There are a few perfect songs on Guy Clark's The Dark. Anyone who's ever loved a pet will recognize the pure, blood-tasting rage of "Queenie's Song," dedicated to a dog deliberately shot in Santa Fe on New Year's Day. "She Loves to Ride Horses" describes the kind of woman even Texans find unattainable, and its melancholy regret provides a quick fix for those who can't get to the foothills. But the rest of the CD finds Clark diddling around with metaphors or telling tales that don't quite work as his own, such as "Homeless" and "Soldier's Joy, 1864." They aren't awful songs, but no one buys Guy Clark CDs to hear him try on personas.
James McMurtry, on the other hand, is more himself than ever with Saint Mary of the Woods; as a result, he's put together his finest collection since his first, the classic Too Long in the Wasteland. The people here are an absolute mess, but they're real. "Out Here in the Middle," a love song about relishing life in the kind of dried-up town people tend to flee, is played without irony or bitterness. "Gulf Road," a tale of empty drunkenness fully shared by two, feels like McMurtry pulling up his shirttails and showing us his gray skin.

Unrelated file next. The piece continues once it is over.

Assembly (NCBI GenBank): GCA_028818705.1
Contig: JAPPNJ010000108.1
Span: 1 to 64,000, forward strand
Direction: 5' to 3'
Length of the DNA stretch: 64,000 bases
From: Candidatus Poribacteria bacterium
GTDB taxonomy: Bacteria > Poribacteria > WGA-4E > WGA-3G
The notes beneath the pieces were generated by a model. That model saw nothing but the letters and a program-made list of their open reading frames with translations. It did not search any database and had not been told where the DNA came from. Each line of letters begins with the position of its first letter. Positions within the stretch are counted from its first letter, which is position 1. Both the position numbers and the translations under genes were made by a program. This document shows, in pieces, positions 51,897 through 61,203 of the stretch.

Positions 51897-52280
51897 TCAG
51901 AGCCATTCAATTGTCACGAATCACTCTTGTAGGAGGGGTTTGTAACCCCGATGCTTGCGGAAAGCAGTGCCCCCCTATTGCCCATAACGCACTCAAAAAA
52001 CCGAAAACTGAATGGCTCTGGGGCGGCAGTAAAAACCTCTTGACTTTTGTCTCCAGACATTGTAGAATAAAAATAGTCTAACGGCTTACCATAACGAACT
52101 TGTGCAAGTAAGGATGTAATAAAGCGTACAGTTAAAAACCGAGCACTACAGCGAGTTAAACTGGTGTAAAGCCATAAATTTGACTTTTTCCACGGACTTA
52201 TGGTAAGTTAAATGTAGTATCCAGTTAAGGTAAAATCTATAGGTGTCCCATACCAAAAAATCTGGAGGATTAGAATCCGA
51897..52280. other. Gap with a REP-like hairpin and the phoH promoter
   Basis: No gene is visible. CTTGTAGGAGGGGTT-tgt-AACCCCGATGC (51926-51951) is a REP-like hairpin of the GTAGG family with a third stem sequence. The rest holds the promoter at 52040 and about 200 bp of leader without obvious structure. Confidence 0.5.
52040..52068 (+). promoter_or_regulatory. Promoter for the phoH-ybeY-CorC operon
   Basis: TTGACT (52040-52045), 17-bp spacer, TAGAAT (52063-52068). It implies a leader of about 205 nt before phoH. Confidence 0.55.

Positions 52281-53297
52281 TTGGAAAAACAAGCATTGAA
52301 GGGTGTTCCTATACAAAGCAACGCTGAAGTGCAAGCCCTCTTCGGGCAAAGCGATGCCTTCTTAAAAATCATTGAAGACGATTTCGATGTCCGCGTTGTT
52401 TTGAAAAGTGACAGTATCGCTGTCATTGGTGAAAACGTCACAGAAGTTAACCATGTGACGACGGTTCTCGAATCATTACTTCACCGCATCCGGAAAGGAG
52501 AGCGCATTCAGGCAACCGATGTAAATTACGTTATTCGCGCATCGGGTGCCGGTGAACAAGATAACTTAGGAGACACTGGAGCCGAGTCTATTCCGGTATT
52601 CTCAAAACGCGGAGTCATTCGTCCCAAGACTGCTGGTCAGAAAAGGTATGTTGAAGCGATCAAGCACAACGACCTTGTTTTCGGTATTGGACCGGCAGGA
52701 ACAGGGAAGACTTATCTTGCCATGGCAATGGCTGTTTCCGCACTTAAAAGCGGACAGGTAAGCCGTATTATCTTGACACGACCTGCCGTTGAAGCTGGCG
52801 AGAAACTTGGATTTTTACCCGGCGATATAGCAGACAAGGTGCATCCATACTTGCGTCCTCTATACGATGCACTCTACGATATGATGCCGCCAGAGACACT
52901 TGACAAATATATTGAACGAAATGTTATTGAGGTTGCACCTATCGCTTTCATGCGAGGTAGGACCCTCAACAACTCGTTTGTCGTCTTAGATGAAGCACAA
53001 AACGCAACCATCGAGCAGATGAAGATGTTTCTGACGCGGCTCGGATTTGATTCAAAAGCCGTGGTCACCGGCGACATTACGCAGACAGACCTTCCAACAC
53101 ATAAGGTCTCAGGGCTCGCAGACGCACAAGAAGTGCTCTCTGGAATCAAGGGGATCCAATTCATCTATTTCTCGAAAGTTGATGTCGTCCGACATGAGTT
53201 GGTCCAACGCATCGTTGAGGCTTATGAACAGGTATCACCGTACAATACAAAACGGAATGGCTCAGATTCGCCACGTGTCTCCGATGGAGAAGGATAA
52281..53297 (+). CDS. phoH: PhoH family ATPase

The last song on the record, "Choctaw Bingo," might be the best thing he's ever done. (Hell, it might be better than his daddy's Lonesome Dove.) On this tune, McMurtry takes a gleeful, unapologetic look at a family in which the patriarch sells meth because his 'shine don't sell; the football-coach success story revels in illegal ammo, and, under certain circumstances, second-cousinhood is no barrier to intimacy of the most raucous nature. McMurtry reveals every detail in a wonderfully staggering swamp roll, driven by Ian McClagan's organ and Stephen Bruton's electric guitar, and it's great to hear him rock for a change.